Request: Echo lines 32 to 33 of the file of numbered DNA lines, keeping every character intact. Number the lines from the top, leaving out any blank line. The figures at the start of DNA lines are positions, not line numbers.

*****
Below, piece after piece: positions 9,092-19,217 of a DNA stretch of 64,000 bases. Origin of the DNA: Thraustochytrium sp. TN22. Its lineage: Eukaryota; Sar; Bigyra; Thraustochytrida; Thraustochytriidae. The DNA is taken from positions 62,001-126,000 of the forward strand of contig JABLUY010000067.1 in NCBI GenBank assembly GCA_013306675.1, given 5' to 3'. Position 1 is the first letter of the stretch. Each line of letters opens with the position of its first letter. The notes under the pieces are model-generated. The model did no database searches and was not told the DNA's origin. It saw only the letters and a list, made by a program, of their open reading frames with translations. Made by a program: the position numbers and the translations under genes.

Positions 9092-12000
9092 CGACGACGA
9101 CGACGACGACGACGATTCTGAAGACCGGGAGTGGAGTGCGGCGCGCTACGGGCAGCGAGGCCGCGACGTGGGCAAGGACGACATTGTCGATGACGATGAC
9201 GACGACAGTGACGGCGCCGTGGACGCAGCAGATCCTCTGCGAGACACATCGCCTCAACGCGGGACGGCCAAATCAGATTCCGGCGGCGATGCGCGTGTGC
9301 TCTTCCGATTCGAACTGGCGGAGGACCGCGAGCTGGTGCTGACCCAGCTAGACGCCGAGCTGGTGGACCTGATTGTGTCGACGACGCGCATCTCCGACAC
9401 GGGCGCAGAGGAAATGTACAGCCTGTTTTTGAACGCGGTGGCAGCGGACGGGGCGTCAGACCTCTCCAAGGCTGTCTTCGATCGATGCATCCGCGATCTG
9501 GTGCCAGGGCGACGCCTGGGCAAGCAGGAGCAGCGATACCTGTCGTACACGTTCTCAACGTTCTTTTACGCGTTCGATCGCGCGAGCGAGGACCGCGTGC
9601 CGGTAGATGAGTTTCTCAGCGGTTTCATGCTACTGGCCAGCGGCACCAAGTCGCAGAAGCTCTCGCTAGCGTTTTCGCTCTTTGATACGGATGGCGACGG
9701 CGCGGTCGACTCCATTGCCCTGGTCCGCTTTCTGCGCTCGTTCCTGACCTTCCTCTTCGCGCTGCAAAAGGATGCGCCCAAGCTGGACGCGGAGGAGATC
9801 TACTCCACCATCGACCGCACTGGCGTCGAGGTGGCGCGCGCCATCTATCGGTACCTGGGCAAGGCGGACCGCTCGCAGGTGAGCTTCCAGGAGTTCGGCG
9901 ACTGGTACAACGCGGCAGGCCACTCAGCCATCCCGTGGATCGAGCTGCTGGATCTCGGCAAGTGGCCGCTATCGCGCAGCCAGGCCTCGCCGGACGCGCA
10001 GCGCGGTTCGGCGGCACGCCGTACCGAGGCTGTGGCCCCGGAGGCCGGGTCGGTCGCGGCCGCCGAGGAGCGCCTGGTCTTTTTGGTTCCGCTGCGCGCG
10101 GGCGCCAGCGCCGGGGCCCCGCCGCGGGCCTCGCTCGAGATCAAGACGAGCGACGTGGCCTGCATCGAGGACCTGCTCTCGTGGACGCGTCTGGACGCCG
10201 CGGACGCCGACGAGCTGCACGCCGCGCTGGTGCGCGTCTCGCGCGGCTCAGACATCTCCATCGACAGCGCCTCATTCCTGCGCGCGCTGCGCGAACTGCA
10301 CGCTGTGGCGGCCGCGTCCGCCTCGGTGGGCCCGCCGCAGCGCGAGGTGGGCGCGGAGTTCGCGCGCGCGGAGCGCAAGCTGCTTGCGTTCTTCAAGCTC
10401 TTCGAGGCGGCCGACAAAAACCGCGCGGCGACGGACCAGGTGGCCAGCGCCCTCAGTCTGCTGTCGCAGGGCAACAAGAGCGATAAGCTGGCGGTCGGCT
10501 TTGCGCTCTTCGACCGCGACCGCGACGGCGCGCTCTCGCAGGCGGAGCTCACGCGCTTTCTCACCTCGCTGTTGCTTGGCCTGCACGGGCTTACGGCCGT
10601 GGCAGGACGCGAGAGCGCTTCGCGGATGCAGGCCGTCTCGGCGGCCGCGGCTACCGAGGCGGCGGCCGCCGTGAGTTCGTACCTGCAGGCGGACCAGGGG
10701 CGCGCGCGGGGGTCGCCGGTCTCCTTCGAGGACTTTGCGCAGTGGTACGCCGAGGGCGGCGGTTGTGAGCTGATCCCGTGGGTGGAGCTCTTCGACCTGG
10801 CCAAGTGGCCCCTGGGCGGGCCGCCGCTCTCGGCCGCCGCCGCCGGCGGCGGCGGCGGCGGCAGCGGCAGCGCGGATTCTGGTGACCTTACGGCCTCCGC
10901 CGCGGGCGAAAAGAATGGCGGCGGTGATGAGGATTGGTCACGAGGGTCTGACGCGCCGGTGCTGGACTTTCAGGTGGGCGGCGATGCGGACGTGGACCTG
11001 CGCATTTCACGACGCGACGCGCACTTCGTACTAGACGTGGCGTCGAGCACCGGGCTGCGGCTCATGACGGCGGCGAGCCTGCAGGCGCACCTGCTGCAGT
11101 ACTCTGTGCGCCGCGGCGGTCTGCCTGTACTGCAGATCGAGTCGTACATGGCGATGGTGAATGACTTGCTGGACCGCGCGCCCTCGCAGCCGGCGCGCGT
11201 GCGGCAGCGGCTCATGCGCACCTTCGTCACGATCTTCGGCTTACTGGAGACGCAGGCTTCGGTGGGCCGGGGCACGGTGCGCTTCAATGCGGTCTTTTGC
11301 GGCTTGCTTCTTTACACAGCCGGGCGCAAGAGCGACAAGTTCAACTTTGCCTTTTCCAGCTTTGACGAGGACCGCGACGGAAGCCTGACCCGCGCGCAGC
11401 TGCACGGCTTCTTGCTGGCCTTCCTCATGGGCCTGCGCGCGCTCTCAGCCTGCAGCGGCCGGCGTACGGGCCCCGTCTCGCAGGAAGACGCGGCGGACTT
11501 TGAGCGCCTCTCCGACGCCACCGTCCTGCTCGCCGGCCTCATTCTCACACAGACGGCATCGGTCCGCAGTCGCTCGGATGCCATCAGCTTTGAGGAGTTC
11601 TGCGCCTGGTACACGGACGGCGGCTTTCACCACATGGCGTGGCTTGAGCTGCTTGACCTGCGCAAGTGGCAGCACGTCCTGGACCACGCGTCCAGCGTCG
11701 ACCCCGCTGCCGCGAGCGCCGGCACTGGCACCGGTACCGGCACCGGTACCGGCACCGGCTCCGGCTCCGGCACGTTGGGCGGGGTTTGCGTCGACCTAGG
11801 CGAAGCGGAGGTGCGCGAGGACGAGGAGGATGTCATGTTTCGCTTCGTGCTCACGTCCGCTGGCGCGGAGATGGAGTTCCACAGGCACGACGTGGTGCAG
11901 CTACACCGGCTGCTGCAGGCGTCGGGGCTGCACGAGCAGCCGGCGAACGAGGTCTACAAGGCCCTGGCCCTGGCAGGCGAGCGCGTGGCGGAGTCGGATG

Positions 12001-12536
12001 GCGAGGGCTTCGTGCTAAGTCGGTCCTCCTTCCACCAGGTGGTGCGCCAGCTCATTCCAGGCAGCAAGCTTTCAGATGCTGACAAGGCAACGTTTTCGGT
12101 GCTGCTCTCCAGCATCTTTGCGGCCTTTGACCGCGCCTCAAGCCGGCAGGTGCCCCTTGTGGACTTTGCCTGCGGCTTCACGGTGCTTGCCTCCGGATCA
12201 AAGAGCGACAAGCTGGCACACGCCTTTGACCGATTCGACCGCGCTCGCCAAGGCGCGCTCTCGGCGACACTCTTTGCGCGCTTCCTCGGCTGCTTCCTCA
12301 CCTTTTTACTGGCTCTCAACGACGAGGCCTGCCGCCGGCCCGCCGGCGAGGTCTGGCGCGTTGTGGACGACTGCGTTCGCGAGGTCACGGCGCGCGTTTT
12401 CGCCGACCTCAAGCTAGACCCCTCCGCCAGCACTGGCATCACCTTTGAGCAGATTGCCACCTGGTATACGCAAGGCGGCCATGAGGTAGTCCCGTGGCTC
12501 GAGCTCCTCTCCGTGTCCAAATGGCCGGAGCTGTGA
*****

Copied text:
11901 CTACACCGGCTGCTGCAGGCGTCGGGGCTGCACGAGCAGCCGGCGAACGAGGTCTACAAGGCCCTGGCCCTGGCAGGCGAGCGCGTGGCGGAGTCGGATG

Positions 12001-12536